Saturday, 25 September 2010

Making the law; deciding what it means and Bills now before Parliament

Within the U.K. sovereignty rests with "The Queen in Parliament" (Q in P).  Thus, the Q in P is the supreme law making authority for the U.K.  New laws start their lives as "bills" presented to parliament and the bills before parliament at the moment may be seen here.  When a bill has gone through all of the required stages in parliament AND has received the Royal Assent it becomes an Act.   As a basic rule it would become law from the beginning of the day on which Royal Assent was given.  However, it is common practice to delay commencement and to use Commencement Orders as a method of implementation.  Commencement is made even more complex because, very often, different sections of an Act are brought into force on different dates.

The actual interpretation of an Act is a matter for the judges.  The Interpretation Act 1978 sets out a number of key points which commonly arise in interpretation but there are judicial rules and techniques which are used when a court has to decide what legislation means - see here for some of the methods used.  Interestingly, it used to be the rule that the judges would not look at Hansard in order to find out what had been said in Parliament during the passage of an Act.  This rule was changed as a result of the House of Lords decision in Pepper v Hart 1993.  In practice, many judges played mere lip service to the rule - see "Statute Law: Judges as Legislators" (Francis Bennion).  In addition, the Human Rights Act 1998 section 3, states that - "So far as it is possible to do so, primary legislation and subordinate legislation must be read and given effect in a way which is compatible with the Convention rights."

In the process of interpretation the judges create additional law. - see Open University Judges and the Law.  An older theory that judges do not make but merely declare the law which they have discovered is now largely discredited - see Declaratory Theory.  The eminent judge Lord Reid said - "We do not believe in fairy tales any more, so we must accept the fact that for better or worse judges do make law."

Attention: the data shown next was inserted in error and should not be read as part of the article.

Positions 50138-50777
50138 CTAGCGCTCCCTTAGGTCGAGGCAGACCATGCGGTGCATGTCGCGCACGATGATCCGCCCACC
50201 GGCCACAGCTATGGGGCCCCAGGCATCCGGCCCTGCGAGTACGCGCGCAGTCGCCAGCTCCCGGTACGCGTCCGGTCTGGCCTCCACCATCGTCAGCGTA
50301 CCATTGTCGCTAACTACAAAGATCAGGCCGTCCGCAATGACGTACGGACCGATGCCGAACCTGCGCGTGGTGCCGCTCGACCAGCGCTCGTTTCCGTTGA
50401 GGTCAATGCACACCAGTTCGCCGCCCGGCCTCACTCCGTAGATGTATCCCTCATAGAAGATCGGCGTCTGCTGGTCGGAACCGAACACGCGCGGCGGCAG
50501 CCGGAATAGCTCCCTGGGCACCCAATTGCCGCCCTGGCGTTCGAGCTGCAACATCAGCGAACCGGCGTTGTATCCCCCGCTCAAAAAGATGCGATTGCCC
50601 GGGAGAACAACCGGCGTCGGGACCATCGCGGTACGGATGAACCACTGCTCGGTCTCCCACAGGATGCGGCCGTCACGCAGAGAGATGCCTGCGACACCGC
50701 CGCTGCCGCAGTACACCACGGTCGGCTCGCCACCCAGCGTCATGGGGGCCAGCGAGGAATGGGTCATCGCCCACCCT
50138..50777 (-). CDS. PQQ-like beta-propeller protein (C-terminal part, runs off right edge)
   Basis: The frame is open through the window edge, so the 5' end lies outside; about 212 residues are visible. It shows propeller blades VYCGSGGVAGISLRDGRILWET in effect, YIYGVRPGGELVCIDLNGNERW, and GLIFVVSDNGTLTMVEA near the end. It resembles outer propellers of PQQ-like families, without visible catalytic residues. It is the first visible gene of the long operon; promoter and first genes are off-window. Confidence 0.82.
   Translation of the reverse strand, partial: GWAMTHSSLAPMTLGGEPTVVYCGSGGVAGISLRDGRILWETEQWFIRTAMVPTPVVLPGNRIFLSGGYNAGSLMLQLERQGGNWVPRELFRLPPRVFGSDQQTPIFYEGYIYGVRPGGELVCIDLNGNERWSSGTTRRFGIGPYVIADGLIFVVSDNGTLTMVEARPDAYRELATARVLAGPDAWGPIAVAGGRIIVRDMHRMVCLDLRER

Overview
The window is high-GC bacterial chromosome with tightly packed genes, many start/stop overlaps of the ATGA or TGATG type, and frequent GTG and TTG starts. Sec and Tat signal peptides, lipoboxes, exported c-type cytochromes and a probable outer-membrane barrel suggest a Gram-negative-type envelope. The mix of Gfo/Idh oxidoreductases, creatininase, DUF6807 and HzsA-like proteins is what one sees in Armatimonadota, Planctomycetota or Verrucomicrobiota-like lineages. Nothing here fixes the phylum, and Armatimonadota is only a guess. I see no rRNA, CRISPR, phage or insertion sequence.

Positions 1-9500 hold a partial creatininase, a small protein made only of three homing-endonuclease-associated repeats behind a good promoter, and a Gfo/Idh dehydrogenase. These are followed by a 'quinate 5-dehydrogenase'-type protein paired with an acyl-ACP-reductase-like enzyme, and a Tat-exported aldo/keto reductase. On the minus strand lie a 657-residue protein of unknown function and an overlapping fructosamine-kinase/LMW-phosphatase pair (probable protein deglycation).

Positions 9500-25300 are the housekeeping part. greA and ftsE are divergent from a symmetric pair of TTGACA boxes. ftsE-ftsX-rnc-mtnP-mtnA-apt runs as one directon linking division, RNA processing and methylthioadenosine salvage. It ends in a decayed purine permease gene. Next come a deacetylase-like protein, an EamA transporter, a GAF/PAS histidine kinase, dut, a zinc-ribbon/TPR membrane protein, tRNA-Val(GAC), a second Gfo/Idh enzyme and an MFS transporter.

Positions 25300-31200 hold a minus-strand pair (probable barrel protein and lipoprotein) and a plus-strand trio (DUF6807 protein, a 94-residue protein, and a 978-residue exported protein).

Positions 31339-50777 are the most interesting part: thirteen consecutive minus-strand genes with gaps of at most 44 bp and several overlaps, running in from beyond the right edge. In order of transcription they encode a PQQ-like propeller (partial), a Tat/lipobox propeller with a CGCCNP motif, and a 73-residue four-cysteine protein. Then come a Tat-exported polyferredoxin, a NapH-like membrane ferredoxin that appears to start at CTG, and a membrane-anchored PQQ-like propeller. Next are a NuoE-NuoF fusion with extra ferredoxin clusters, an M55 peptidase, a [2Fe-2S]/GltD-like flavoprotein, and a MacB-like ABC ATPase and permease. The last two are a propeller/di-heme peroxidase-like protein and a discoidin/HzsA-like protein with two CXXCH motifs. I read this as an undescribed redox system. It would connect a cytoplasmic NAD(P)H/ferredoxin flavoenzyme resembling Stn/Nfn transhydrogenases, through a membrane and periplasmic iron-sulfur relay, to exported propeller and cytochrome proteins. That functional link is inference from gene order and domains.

Where does the European Union fit into this?  There is a massive amount of law making carried out by the European Union.  However, strictly speaking, it only has effect in the United Kingdom by virtue of the Economic Communities Act 1972.  This Act came into force on 1st January 1973 when the U.K. acceded to the communities.

Bills currently before Parliament:

The bills currently before Parliament can be categorised into public bills; private member's bills and private bills.  Public Bills of particular constitutional importance are the Fixed Term Parliaments Bill and the Parliamentary Voting and Constituencies Bill .  There is good reason to be concerned about these - see the comments about the Fixed Term Parliaments Bill on Head of Legal and Of Interest to Lawyers.  Private Members Bills are those raised by individual members of either the Commons or the Lords.  Only a few of these Bills ever get to become law since the government's legislative programme usually dominates.  For example see the Defamation Bill introduced by Lord Lester of Herne Hill QC and the Anonymity (Arrested Persons) Bill.   Private Bills are a third category.  These are bills promoted by some person or body outside parliament e.g. The Leeds City Council Bill.   They are very expensive to promote and follow a particular route through parliament - see Private Bills Factsheet August 2010.

Occasionally a bill appears which has both public and private effect.  This is referred to as a Hybrid Bill.

For completeness it should be added that Parliament also enacts "Measures" for the Church of England - see. for example, here.


  1. Will you be writing a post on Statutory Instruments and their like?

  2. Westengland - yes, I think that is worth looking at in the near future.